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267 Feasibility and acceptability of adding question prompt list links to sms appointment reminders: a mixed methods pilot study
  1. Marguerite Tracy1,2,
  2. Kanwal Singh1,
  3. Heather L Shepherd3
  1. 1General Practice Clinical School, The University of Sydney, Sydney, Australia
  2. 2Drug Health Services, Western Sydney Local Health District, Westmead, Australia
  3. 3Susan Wakil School of Nursing and Midwifery, The University of Sydney, Sydney, Australia


Introduction Question prompt lists (QPLs) show considerable benefits for engaging patients in their healthcare and have previously been implemented with success in lower health literacy populations. QPLs are most valuable just prior to a health care consultation. One method of implementation is to provide QPL links to patients within SMS appointment reminders. The aim was to assess the feasibility and acceptability of implementing QPLs into SMS appointment reminders in a setting where patients attend regularly.

Methods Appointment reminders included a weblink to the Ask Share Know website at a public addiction medicine outpatient clinic in Western Sydney over a 3-month period. Website access data were collected, implementation costs measured, and clinic staff completed interviews about the impact on service delivery and consultation content.

Results The website was accessed 22 times via the link during the study period by 13 people (388 SMS sent, additional cost AUD$15.52). Staff were positive about the potential impacts of patients asking questions and receiving more information. Few noticed any impact of the study on service delivery or patient question-asking behaviour. Suggestions for increasing use and incorporation into usual care were made by staff.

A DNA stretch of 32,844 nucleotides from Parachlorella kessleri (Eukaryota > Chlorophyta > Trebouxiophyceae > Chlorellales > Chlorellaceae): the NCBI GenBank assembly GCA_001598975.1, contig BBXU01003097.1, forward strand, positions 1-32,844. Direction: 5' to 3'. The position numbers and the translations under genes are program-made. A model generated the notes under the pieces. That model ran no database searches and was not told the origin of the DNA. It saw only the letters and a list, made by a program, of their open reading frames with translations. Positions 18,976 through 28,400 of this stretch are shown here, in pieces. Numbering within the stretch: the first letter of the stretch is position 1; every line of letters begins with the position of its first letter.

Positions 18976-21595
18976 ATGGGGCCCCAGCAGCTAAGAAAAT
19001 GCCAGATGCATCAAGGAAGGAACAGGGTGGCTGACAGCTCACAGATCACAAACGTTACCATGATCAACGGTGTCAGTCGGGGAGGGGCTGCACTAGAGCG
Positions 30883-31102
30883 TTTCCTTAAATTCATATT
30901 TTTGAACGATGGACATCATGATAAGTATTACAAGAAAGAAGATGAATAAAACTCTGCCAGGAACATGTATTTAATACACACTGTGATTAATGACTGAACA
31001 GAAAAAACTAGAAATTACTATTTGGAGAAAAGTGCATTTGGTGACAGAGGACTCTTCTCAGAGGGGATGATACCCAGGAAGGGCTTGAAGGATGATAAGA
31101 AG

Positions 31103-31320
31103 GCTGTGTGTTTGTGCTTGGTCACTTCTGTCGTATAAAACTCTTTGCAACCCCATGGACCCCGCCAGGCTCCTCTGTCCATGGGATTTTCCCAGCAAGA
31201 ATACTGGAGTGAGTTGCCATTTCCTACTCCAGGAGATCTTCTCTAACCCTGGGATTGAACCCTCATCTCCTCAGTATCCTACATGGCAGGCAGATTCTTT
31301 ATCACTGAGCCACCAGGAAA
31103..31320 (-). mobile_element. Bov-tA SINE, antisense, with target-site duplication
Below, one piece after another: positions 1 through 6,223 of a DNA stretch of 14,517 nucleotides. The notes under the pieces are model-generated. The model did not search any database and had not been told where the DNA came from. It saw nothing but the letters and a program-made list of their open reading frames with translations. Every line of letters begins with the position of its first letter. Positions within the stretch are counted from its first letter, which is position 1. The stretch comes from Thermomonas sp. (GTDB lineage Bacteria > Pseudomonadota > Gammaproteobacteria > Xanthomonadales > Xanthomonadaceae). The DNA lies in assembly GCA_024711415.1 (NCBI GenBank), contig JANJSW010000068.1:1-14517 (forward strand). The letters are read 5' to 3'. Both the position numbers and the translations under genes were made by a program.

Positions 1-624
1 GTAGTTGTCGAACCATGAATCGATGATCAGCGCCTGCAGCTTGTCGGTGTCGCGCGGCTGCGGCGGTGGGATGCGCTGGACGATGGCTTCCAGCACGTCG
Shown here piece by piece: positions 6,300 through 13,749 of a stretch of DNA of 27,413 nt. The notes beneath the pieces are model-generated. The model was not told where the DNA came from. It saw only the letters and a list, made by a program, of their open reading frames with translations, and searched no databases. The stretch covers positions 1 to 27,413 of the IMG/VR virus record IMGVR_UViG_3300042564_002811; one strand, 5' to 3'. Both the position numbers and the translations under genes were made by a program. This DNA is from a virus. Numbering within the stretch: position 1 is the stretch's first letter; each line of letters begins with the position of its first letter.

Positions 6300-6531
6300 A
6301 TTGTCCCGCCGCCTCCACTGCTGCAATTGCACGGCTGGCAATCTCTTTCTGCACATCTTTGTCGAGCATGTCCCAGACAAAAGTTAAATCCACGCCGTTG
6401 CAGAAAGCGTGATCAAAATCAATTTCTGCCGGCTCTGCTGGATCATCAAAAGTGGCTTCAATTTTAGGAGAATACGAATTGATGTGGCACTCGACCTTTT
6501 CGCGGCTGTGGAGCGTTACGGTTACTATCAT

Discussion Whilst cost is feasible, and staff were encouraging about the incorporation of QPLs in routine clinical care there was low uptake of the weblink by patients. High mobile phone turnover of patients and increasing awareness of scams and government messaging not to click SMS links are likely factors reducing future utility of information delivery to patients via SMS. Using alternate strategies to encourage access to the ASK website such as posters in the clinic may have greater impact.

Conclusion Integrating links to the ASK Questions QPL into SMS appointment reminders sent to patients of an addiction medicine outpatient clinic is feasible and is acceptable to staff.

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